Elon Musk has a history of making big announcements. You’re bound to have made a few when you revolutionize space travel and automobiles, help launch a solar energy company, and propose an alternative mode of travel, all before your 44th birthday.
His accomplishments with Paypal, SpaceX, Tesla Motors, and SolarCity have earned him billions of dollars and more than one comparison to Tony Stark, but last week he revealed his most ambitious goal to date: changing the way we produce and use power.
Musk unveiled Tesla Power, a company that makes rechargeable, lithium-ion battery systems for homes, businesses, and utilities. Its consumer-oriented product is a wall-mounted unit that can provide load shifting, backup power, and solar power storage. For anyone living in areas where power outages are common or peak electricity rates are particularly high, the practicality of such a system is probably apparent.
But it’s clear from Musk’s announcement that his vision for the battery system is much grander than a backup generator. He imagines households using them to get off the traditional utility grid entirely, trading electricity generated by fossil fuels for solar power. After demonstrating a utility-scale version of the product, he laid out a plan for transitioning the entire planet to renewable (primarily solar) power.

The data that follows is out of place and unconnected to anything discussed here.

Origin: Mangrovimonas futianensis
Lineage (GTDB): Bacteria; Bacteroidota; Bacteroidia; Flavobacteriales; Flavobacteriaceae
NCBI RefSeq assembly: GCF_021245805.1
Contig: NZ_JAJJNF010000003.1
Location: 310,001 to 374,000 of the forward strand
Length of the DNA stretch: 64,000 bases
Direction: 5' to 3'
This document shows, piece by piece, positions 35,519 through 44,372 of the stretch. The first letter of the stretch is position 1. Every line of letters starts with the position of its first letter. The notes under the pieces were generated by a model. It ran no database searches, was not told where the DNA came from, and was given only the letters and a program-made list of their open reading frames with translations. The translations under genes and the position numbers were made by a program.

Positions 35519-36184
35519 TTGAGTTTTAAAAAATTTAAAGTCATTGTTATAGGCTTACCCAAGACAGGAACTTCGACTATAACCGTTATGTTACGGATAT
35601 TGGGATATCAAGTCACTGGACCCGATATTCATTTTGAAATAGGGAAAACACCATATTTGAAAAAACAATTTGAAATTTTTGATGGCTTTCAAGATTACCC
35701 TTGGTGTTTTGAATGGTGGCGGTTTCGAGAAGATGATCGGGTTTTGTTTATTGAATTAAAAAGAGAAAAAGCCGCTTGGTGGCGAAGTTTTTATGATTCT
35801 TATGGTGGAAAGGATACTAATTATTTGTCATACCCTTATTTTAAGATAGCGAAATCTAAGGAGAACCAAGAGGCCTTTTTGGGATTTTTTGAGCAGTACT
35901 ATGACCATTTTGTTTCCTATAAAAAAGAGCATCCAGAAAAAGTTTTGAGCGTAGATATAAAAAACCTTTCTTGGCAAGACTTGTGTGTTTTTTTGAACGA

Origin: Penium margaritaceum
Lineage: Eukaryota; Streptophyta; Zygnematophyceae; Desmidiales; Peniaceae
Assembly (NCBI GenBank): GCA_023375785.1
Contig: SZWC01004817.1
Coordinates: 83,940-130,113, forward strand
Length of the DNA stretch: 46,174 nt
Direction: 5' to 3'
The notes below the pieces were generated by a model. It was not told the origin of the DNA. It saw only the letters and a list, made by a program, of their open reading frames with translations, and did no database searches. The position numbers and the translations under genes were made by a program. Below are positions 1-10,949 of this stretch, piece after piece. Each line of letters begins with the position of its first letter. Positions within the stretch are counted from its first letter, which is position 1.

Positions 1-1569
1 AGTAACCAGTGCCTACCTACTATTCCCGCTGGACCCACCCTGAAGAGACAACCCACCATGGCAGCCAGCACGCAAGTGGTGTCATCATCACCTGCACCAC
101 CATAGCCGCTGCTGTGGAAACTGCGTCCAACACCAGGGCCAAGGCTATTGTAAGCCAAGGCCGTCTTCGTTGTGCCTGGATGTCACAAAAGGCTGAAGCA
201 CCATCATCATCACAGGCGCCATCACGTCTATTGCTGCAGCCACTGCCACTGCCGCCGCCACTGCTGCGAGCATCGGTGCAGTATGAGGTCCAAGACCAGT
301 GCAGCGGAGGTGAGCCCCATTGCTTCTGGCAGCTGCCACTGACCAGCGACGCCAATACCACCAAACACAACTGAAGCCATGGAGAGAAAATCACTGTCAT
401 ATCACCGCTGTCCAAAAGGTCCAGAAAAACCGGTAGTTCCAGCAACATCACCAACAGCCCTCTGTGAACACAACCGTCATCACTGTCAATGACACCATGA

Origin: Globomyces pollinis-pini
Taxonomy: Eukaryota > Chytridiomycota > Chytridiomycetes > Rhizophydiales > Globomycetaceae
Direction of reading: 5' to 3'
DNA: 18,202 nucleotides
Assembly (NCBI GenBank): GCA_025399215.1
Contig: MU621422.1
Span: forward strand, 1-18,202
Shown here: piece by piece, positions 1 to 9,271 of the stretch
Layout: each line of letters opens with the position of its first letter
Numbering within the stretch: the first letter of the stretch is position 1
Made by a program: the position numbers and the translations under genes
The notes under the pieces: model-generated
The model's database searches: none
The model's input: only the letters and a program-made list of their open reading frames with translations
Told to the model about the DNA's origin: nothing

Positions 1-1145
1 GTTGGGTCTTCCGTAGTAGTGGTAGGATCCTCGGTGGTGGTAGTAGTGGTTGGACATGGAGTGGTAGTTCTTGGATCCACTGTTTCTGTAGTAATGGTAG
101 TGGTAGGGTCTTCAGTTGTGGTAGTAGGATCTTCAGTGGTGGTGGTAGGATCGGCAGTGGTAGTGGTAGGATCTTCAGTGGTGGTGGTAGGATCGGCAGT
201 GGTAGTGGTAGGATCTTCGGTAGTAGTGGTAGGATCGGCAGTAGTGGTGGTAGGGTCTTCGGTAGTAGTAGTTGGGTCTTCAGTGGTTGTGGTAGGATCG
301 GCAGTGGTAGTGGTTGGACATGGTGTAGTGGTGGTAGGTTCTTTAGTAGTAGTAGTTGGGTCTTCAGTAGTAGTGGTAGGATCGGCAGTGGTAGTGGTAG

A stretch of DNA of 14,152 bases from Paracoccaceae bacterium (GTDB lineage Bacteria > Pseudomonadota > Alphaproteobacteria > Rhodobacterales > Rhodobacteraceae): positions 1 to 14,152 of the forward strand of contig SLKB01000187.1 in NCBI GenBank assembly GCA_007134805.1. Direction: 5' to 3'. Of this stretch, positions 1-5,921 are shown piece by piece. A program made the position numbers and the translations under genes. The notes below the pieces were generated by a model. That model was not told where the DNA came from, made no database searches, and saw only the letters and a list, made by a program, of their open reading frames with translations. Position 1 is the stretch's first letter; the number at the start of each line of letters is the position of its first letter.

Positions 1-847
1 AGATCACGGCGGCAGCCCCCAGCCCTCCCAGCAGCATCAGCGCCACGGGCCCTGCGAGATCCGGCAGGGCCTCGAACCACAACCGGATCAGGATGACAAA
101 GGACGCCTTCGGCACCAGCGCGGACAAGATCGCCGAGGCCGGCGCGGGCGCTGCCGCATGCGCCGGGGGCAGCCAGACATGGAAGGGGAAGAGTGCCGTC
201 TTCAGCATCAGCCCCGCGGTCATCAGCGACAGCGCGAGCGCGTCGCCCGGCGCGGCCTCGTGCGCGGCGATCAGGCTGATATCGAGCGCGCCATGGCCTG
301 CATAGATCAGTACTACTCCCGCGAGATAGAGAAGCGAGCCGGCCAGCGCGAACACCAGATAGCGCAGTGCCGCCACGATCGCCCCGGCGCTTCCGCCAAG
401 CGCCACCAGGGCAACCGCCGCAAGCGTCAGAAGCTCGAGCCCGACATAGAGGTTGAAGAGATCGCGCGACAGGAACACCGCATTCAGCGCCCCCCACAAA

An idea that ambitious should be met with skepticism, and even those who find Musk’s plan inspiring aren’t suggesting it will work. But big ideas don’t have to be fully realized to make a large impact on business.
Consider some of Musk’s other big ideas. Tesla Motors may never be profitable (even Musk isn’t holding his breath), but its success has already forced other automakers to up their game, and the company continues to challenge the dealer model that defines how new cars are marketed and sold. Whether or not SpaceX successfully colonizes Mars, the company has already played an enormous role in privatizing the US space industry.
Tesla Power could change the world or disrupt the energy sector or just sell a few batteries before a different technology or company supersedes them. But as of today, the company is building a major battery manufacturing plant, retail channels are being established, and several businesses and utilities have signed on for pilot projects. Developments like that can affect your customers and prospects and — depending on your market — even your own company.
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Josh Lower is an industry editor for First Research/Hoover’s.
Image courtesy of Tesla.